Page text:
They came in droves.
Cars pulled up on the grass at the side of the road, or turned into an abandoned gas station across the street. Moms with kids, dads with sons, single college students, and teens on bikes. In ninety-degree weather with sweat beading across faces and arms, they marched up and down the Uhaul ramp, carrying cardboard boxes and bed-frames. I stood in the center of the garage, scanning the boxes for black permanent marker codes, and directing traffic. “Master bedroom? Upstairs, on the kitchen and dining floor, please.” “School books? Garage for now, thanks.”
In the kitchen a crew plungered our plugged up sink, scoured counters, and scraped old grease off cabinets with razors. In the bathrooms, they shined our faucets and scrubbed shower walls. Teens vacuumed the stained carpets in preparation for a carpet contractor from church, and other students wiped windows with rag socks, or perched on dressers to reach ceiling fans.
“I’ll take Daniel to the park,” said another friend, whisking my preschooler away to swim and slide with minis.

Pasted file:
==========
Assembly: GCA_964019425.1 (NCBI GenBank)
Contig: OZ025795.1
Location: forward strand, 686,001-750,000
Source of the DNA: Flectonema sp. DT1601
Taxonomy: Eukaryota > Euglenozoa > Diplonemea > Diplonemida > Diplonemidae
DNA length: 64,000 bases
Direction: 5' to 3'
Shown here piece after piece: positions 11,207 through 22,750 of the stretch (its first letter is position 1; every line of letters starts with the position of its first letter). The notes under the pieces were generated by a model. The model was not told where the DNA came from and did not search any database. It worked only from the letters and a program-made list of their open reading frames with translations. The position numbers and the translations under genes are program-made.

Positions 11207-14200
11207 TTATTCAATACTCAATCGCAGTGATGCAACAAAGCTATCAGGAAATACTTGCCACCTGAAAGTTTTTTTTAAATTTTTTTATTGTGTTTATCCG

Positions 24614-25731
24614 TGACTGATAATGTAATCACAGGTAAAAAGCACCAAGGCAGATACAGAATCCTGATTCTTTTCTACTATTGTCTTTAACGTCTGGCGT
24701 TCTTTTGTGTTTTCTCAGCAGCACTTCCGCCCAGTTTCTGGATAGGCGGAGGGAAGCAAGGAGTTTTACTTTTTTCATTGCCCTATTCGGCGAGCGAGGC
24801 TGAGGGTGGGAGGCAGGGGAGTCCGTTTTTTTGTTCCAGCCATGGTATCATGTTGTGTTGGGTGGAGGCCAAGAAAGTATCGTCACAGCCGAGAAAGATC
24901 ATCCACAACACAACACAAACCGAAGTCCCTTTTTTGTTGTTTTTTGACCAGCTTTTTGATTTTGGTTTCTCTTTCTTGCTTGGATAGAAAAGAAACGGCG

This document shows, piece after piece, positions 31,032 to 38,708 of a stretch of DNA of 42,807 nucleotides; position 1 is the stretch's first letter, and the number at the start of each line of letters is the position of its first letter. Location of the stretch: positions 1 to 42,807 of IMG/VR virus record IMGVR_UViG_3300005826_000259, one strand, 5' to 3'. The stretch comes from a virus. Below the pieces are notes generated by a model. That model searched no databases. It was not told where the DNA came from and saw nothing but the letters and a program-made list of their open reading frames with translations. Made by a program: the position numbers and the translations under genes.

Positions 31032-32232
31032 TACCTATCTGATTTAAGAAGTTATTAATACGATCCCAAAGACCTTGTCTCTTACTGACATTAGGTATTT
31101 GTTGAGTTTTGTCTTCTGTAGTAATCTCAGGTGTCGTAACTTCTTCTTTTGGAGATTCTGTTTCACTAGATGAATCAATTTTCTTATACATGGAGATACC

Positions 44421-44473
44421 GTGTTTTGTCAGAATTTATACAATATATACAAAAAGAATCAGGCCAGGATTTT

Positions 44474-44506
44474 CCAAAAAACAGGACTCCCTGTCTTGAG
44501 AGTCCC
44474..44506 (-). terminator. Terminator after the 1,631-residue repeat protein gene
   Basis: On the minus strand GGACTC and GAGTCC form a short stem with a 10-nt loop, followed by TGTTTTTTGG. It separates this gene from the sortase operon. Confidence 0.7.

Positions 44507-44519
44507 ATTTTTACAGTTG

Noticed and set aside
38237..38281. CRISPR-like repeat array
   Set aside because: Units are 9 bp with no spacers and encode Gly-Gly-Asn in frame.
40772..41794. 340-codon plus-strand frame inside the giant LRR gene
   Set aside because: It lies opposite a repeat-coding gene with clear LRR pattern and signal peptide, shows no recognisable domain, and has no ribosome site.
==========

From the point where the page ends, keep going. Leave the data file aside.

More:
Earlier than scheduled the Uhaul was unloaded, and more friends dropped by with sloppy joes to feed an army. The army ate. Sprawled in the grass in the shade from the deck, we caught the breeze and refueled. Sweat glistened, and water bottle carcasses lined up in ecological nightmares.
“Do you have supper plans for tomorrow?” another friend asked. “I’ll bring tacos.”
“We have dressers and desks for you, if you are interested,” said a father and sons. Other friends held onto and stored a loft bed set for one of our kids for ten months, and offered us a t.v.
That night, we fell asleep on drying carpet, in our new home, overwhelmed at God’s extravagant care for us, and the humbling, amazing love of his system – the church body. Without the constraints of a church building’s walls, Jesus-followers from all corners of our lives came together and showered love on us.
We are still humbled, stunned, and thankful to our God for his care.
I am amazed at the way God's people can come together in love.
What about you? When have you felt tangible community? When have you not?
Linking with Emily and friends at Imperfect Prose.